- Paperback: 152 pages
- Publisher: University of Queensland Press; 1 edition (19 September 2002)
- Language: English
- ISBN-10: 9780702233555
- ISBN-13: 978-0702233555
- ASIN: 0702233552
- Product Dimensions: 12.7 x 1 x 19.7 cm
- Boxed-product Weight: 90.7 g
- Average Customer Review: 2 customer reviews
- Amazon Bestsellers Rank: 65,062 in Books (See Top 100 in Books)
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Follow The Rabbit Proof Fence Paperback – 19 Oct 2011
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About the Author
Doris Pilkington’s traditional name is Nugi Garimara. She was born in 1937 on Balfour Downs Station in the homeland of her Mardu ancestors. As a toddler she was removed by authorities from her home at the station and committed to Moore River Native Settlement, from which she escaped. She is the author of Home to Mother and Under the Wintamarra Tree.
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This book was very poorly written. It was unorganized and confusing and I had a very hard time getting into it. It took half of the 160 pages to even get to the story of the girls, and then it raced through their escape and return home. The book was so jumbled that I was sure it was written by a child. There is no plot development, no character development.....it was just a jumbled mess. The author switched back and forth between using Aboriginal words and English words, but never really takes the time to explain what the Aboriginal words meant. She wrote it as if all readers would know what she was talking about.
Just poor. Don't bother.
Molly and the two younger girls, sisters Daisy and Gracie run away from the school within days of arriving with only the clothes on their backs and no provisions. They amazingly manage to survive using their native skills in hunting and finding clean water and later strangers who give them food and clothing. Somehow, partly due to the rain and partly to their skills at hiding they manage to evade the police and the trackers sent to find them. Molly is familiar with the rabbit proof fence that runs the length of the state and knows if she can find that then they will just need to follow it home.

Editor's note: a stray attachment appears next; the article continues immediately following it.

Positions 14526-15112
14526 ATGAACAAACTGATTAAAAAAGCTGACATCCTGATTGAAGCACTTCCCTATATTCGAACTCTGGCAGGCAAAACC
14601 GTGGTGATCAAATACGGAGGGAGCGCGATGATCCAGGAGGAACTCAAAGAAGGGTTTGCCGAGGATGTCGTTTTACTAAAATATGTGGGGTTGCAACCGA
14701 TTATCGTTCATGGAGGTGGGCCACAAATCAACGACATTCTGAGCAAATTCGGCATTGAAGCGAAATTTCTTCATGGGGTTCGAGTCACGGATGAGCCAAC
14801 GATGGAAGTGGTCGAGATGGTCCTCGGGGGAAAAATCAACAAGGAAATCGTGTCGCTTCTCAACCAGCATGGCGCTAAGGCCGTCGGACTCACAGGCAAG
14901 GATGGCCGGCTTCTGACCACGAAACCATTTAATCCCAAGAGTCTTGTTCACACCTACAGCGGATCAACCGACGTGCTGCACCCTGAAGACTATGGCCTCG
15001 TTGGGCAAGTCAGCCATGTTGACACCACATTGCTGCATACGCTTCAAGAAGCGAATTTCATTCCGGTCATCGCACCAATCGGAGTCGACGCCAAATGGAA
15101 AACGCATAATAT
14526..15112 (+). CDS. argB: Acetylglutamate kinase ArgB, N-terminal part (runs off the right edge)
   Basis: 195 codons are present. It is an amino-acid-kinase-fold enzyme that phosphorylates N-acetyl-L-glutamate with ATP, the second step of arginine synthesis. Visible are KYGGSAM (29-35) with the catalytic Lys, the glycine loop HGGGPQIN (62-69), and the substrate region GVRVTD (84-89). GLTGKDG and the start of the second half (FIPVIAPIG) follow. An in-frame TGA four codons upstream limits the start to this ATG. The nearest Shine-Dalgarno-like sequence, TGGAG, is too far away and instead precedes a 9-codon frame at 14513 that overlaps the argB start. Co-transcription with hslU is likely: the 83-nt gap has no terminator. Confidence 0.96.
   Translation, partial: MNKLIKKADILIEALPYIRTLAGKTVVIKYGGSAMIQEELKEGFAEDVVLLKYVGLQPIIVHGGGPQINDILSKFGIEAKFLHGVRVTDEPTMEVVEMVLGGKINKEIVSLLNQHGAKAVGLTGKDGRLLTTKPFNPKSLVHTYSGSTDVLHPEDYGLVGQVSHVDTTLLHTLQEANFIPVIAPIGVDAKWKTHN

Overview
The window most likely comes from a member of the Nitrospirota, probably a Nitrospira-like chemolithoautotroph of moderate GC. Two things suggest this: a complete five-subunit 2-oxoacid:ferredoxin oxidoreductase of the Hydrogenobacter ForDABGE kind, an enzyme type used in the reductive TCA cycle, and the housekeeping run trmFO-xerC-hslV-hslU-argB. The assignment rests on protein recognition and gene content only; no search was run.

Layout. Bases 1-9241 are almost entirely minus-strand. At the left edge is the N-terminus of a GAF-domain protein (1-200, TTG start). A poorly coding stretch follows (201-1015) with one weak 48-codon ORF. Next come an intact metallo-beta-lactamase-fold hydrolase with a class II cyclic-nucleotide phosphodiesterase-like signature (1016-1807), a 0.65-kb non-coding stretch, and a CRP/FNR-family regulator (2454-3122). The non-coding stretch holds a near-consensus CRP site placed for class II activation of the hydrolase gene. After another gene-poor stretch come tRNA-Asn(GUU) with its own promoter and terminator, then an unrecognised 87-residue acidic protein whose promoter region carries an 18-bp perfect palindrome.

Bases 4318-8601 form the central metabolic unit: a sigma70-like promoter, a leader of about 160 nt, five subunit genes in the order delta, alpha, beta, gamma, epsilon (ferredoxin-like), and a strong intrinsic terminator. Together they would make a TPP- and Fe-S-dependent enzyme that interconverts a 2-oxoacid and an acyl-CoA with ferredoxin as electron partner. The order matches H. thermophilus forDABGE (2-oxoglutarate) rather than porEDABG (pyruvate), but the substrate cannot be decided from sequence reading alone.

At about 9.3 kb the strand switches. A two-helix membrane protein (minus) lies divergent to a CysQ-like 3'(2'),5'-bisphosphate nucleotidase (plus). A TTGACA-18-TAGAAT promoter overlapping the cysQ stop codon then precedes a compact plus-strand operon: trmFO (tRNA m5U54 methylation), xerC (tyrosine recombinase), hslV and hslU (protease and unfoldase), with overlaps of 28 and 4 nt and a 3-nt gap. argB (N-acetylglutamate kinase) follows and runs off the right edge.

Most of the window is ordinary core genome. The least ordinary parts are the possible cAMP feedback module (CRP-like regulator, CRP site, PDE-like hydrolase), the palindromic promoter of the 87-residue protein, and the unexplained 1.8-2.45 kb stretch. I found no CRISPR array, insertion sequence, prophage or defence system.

Although told simply, this incredible story of tenacity and survival is powerful in portraying the devastation of white settlement on Australia's Aboriginal communities, first by depriving them of their land and the ability to feed themselves and then by allowing a paternalistic government to deprive them of their mixed race children.
I listened to this story as an audio book instead of reading it. There were times when I felt reading it would have been better as some areas were harder to follow.
Reader warning - this is often a difficult story to hear as it covers a difficult topic.